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Opinion

Local Governments Are Stepping Up to Ease Voting

Where states are slow to act, cities and counties can make sure their voters can safely cast a ballot this year, writes Brennan Center Fellow Zachary Roth.

April 29, 2020
mail ballot
Elaine Thompson/AP

Over the last decade, local governments — especially larger cities — have emerged as trailblazers for progressive policies, on everything from raising the minimum wage to protecting public health to fighting discrimination. Now, they could be poised to play a crucial role in helping to build an election process that’s safe, fair, and accessible amid the Covid-19 pandemic.

The Brennan Center has laid out the key solutions we need: expanded online voter registration, extended deadlines, and giving everyone both a vote-by-mail option and a safe in-person voting option. And the good news is that some states have taken the first steps to get there.

Virginia this month passed a voting overhaul that, among other steps, lets voters cast a mail ballot without an excuse. New Hampshire still requires an excuse for mail voting, but officials there said this month that concerns about Covid-19 would qualify. And North Carolina moved quickly to expand access to online registration through the DMV.

But some states have been slower to act. Wisconsin failed to extend the deadline for receiving mail ballots for its primary this month, disenfranchising thousands of voters who didn’t get their ballots in time. And Texas has so far rebuffed calls to extend vote by mail to everyone. A judge ruled this month that fear of catching Covid-19 is a good enough reason to use a mail ballot, but the state is expected to appeal. (President Trump, meanwhile, has falsely claimed that vote-by-mail opens the door to widespread fraud and has argued against making voting easier in response to the pandemic on the grounds that doing so would hurt Republicans, which is not the case.)

Inaction means that millions of would-be voters who can’t vote by mail could be forced to choose this fall between their health and their democratic rights. But in recent weeks, local governments have been taking important steps — sometimes in the face of opposition from state leaders.

Perhaps no state exemplifies this dynamic better than Pennsylvania. The GOP-controlled state legislature recently rejected a measure to send mail ballots to all registered voters. But the state’s two largest local governments are taking their own steps to get their voters mail ballots.

Philadelphia city commissioners voted this month to provide prepaid postage with all mail ballots for the state primary in June — helping Philly voters avoid being disenfranchised because they don’t want to risk their health with a trip to the post office. And Allegheny County, which includes Pittsburgh, will send mail ballot applications — also with prepaid postage — to all registered voters. (Though, in a sign that there is more work to do, Allegheny County is also proposing to reduce in-person voting locations by 85 percent). In both counties, the increased access to mail ballots may stay in place for the fall general election.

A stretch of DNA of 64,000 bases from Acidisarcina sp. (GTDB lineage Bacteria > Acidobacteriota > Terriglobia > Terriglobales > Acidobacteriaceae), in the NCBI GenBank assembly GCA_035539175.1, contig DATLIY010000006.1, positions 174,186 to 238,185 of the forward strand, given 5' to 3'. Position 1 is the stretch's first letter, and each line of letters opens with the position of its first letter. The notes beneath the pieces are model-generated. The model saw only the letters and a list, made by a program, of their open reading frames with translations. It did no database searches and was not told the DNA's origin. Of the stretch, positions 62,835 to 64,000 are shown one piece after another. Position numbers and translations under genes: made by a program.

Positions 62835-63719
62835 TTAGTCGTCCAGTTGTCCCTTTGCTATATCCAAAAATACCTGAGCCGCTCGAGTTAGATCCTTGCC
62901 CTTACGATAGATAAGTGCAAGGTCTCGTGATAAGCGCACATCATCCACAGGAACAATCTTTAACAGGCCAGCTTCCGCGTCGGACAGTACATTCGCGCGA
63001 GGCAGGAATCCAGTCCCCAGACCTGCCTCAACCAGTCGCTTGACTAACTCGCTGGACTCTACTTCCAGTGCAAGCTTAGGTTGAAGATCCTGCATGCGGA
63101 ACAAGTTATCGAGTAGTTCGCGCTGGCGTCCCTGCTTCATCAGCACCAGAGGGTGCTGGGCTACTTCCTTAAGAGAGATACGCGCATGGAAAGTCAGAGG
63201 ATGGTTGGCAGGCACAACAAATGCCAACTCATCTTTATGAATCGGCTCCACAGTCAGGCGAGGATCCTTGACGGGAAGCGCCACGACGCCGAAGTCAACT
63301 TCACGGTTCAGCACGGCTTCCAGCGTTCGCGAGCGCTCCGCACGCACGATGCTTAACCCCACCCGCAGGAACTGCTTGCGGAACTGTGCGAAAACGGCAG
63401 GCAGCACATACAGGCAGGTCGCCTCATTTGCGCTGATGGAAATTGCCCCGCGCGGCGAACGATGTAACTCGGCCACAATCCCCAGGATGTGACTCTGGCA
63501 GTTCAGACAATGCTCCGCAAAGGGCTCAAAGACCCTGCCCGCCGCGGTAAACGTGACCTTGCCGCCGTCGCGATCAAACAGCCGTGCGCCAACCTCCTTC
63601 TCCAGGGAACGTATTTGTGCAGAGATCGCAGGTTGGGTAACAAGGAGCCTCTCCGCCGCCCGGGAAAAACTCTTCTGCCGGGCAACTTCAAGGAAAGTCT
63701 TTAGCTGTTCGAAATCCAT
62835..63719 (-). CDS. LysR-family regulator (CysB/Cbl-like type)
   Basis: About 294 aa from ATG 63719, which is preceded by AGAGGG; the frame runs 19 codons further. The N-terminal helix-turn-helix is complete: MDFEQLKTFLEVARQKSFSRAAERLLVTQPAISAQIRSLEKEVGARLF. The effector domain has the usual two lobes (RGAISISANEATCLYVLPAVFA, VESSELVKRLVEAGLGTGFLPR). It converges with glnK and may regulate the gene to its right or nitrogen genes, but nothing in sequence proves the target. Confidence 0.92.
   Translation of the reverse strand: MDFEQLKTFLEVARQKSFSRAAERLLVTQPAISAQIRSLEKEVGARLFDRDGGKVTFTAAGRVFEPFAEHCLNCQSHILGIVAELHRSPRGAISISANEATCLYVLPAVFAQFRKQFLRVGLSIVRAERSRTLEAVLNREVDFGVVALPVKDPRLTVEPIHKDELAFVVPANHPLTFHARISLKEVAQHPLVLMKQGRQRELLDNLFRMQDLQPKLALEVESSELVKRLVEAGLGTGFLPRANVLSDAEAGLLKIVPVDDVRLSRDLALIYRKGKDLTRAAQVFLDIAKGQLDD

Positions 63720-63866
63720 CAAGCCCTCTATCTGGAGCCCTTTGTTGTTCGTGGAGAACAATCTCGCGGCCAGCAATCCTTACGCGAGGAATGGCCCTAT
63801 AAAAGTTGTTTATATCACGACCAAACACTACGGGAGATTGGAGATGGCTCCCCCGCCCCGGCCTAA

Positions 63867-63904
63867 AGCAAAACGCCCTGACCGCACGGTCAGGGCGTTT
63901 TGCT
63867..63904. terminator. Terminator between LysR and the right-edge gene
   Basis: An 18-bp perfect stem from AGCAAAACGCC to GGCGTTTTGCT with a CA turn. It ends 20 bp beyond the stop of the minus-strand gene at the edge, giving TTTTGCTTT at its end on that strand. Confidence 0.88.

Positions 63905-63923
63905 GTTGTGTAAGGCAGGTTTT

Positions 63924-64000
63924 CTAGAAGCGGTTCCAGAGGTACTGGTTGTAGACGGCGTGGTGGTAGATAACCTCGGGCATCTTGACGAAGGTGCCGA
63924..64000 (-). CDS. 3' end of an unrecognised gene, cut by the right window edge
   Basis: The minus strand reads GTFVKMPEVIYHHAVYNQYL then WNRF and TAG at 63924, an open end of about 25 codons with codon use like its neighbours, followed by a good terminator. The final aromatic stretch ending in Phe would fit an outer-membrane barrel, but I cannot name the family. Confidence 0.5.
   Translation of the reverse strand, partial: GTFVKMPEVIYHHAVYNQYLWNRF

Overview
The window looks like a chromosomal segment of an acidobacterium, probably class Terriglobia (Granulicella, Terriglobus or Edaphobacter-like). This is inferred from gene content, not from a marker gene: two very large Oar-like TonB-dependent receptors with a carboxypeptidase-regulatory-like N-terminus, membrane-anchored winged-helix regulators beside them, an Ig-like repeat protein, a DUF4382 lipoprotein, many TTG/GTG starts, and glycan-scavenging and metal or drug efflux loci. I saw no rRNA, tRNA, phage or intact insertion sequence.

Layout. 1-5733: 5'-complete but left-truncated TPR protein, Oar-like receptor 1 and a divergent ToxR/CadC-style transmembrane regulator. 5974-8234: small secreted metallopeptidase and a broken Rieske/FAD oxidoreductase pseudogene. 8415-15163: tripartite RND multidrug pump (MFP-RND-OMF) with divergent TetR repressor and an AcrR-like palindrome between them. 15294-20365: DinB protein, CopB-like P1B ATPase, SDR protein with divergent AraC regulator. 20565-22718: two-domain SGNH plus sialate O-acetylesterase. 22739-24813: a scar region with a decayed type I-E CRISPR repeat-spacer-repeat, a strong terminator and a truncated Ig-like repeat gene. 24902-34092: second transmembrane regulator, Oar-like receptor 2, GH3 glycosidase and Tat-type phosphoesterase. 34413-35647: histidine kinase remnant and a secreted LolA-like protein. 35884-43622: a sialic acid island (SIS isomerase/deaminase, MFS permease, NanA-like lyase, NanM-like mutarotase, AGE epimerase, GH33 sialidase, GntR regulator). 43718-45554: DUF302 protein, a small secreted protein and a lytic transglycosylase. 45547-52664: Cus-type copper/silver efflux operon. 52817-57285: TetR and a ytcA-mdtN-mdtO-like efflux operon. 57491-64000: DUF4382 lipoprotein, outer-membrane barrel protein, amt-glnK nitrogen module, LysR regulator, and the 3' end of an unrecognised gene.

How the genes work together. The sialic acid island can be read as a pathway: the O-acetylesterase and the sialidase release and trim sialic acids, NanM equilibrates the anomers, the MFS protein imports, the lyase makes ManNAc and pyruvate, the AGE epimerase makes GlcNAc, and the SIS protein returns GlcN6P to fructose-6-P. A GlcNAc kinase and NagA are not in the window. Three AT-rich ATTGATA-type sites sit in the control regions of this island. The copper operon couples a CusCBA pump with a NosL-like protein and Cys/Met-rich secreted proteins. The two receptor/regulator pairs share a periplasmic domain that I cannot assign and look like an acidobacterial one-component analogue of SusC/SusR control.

In Florida, where vote by mail is well established and widely used (including by President Trump), Miami-Dade, Broward, and Palm Beach Counties all plan to send mail ballot applications to all registered voters. Together, the three counties make up over a quarter of the state’s electorate.

And the city council in Milwaukee, the biggest city in the state that’s perhaps most likely to determine the presidential election, voted last week to do the same thing — with pre-paid postage included.

At least one local government effort to expand access to voting has brought pushback from the state. When Arizona’s largest county, Maricopa, last month announced plans to mail absentee ballots to all registered voters not already signed up to get one, the state claimed Maricopa lacked the authority to do the mailing, and a court blocked the move.

Of course, relying on local governments is an imperfect approach, since voters in other parts of the state don’t benefit. It can also lead to voters getting conflicting information and being confused about the rules that apply to them. That’s why state-level action is the best solution. But don’t be surprised if local efforts start to spread — thanks, improbably enough, to the power of partisanship.

So far, they’ve mostly come from large cities, whose voters and elected officials tend to skew Democratic. That could cause Republican-leaning counties in those same states to worry that their voters will be at a disadvantage in statewide races unless they adopt the same reforms, creating a race to the top. In swing states, where a few thousand voters either way could determine the presidential race, that dynamic figures to be especially strong.

There could even be a longer-term impact. If local governments see that they can play a major role in making voting easier, it could open up a promising new path for expanding voting access, even once the pandemic subsides — especially in states that have resisted modernizing their systems. For instance, local governments in states that don’t offer online voter registration may this year start to explore whether they can legally do so. And if they move forward with it, they’re unlikely to scrap it once the virus is beaten.

Still, let’s not get ahead of ourselves. For now, some pioneering city and county governments are recognizing that they can help with the urgent task of ensuring that the 2020 election is safe and fair. In this all-hands-on-deck environment, it’s a trend that deserves to catch on widely.

The views expressed are the author’s own and not necessarily those of the Brennan Center.